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A Civil Service Apprentice in Abbottabad

Published : Saturday, 11 March, 2023 at 12:00 AM  Count : 406
Ziauddin Choudhury

Lack of maintenance and protection along canal bank had resulted in narrowing of the canal, and it hinted a possibility of total silting if no action was taken. The Union Chief wanted government help in constructing a cement wall along the canal bank. I assured him that I would recommend this in my report to the Deputy Commissioner on my return-which I did. (I had no way to confirm if the canal work was undertaken by the District Council, which I had recommended, as I had to leave Abbottabad at the end of my three-month training period.)

The story of my maiden trip to a Hazara village would not be complete without the description of an unusual village meal that I shared with the village elders under a Shamiana (Canopy) at the front of the Village Chief's house. I sat on a wooden folding chair under the bright red Shamiana with the turbaned Union Council Chairman and few other village elders.

The food spread on the table consisted of baked flat bread made of cornflower (makki-ki-roti), a dish containing butter made of buffalo milk to spread on the bread, a vegetable curry made of mustard-greens (Sarson-ki-sagh), and daal made with black lentils. For drink we had lassi (a kind of milk shake), also made from buffalo milk. Simplicity of the food blended with the generosity of the village people simply overwhelmed me. At the same time I was very uncomfortable realizing that the village people could have overestimated my ability to help them with their request for help. All I could do is offer some recommendation to the DC, and let him decide.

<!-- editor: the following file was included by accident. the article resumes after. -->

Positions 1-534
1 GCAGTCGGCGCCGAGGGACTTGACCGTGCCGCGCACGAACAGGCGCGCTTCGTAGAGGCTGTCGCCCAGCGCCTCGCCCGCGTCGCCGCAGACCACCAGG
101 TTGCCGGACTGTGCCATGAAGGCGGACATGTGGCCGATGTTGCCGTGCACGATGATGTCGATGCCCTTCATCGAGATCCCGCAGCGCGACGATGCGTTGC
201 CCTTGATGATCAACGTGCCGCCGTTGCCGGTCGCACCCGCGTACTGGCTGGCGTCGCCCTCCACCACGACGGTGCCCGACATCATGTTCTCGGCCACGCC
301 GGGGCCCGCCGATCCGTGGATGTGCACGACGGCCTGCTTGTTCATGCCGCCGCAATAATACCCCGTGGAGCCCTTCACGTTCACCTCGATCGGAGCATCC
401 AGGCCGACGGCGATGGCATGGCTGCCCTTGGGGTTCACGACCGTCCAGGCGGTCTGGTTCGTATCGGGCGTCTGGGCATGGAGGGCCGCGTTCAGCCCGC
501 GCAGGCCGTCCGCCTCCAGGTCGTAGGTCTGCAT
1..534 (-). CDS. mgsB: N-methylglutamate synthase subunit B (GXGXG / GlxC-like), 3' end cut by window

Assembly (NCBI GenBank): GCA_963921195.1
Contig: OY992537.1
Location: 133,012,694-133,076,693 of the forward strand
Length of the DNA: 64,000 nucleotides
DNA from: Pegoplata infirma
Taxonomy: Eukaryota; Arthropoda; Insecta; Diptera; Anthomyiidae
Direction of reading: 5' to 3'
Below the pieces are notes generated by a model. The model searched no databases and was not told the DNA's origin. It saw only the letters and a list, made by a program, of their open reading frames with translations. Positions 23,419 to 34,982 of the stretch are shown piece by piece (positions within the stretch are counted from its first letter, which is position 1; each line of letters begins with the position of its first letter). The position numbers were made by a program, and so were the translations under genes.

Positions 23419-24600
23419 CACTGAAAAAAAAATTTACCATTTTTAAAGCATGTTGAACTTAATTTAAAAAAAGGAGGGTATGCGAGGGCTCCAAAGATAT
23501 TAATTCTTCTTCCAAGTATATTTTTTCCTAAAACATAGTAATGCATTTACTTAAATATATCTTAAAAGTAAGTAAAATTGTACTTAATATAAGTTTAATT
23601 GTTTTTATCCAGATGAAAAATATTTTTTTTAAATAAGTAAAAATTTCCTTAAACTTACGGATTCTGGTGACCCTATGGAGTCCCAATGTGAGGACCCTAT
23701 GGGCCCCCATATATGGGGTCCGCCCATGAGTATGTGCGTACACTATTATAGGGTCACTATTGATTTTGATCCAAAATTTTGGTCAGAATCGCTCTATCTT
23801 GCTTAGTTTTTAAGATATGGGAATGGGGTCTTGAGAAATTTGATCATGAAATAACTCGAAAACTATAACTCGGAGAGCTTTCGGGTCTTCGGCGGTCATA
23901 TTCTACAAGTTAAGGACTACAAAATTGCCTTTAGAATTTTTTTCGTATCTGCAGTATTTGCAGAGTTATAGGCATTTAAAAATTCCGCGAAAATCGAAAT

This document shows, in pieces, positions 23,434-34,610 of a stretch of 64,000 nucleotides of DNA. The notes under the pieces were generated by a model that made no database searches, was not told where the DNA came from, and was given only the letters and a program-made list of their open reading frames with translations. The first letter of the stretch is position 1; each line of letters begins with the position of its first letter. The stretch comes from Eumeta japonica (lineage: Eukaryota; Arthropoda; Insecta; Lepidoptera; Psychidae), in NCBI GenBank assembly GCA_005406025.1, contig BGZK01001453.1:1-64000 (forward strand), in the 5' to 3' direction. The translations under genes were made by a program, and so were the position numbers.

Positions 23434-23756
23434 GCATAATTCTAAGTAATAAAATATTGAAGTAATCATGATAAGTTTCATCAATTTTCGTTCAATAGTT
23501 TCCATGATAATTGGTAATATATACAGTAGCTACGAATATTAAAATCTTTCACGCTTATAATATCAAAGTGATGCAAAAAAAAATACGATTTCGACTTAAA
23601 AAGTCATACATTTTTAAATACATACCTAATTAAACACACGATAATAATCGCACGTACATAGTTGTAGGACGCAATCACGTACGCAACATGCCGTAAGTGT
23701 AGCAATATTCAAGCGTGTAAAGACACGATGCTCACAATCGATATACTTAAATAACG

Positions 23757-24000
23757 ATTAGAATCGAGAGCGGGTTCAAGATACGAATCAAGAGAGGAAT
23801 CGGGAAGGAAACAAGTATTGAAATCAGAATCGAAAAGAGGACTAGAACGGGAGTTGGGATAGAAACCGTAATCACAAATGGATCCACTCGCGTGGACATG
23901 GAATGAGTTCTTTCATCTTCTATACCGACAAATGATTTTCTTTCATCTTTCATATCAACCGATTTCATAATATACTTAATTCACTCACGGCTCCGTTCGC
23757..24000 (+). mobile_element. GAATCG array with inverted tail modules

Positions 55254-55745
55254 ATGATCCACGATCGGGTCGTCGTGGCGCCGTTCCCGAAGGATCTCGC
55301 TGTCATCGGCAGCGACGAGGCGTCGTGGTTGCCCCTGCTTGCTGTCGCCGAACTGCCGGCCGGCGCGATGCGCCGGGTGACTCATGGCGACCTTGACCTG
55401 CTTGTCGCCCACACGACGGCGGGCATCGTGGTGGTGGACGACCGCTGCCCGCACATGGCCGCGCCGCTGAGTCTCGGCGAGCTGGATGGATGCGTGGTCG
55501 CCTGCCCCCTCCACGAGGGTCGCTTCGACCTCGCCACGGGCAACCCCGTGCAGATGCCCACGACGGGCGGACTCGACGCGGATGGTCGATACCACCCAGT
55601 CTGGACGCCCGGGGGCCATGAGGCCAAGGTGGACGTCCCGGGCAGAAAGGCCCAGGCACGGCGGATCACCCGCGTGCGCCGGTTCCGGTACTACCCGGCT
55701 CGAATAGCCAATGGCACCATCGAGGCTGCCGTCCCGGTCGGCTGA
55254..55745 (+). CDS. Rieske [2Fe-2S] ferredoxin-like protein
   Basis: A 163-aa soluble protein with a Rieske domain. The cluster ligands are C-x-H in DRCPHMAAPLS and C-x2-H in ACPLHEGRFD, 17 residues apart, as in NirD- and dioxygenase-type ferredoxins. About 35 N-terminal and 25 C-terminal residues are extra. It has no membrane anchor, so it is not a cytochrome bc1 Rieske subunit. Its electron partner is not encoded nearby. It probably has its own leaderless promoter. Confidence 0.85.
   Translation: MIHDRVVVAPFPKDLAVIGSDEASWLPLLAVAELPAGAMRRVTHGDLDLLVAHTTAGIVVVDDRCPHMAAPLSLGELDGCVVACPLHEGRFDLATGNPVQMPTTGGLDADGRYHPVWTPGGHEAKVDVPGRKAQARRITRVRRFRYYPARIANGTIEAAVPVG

Part of my three-month training was also to learn the intricacies of land revenue administration, which used to be core of district administration in the British days. The Deputy Commissioner had two roles rolled into one, District Magistrate and District Collector. As District Magistrate he headed the district's magistracy, which was responsible for maintaining law and order, and trial of non-serious criminal cases.

As District Collector he was responsible for collection of land revenues, administration of government lands and property in the district, settlement of land disputes, and periodic survey of land and establishment of land ownership. Even though land revenue accounted for a tiny portion of overall government income, the importance of land administration and settlement of land dispute (ownership rights and records) was such that this part of a district's management required a large staff going down to village level.

In Pakistan that time land revenue administration had a hierarchy that consisted of the Deputy Commissioner in the district (as Collector), followed by Assistant Commissioner in a sub-division (also known as Sub-Divisional Magistrate) who supervised several Tehsilders (in charge of a Tehsil), and who in turn managed the Patwaries-the village potentate for land related matters.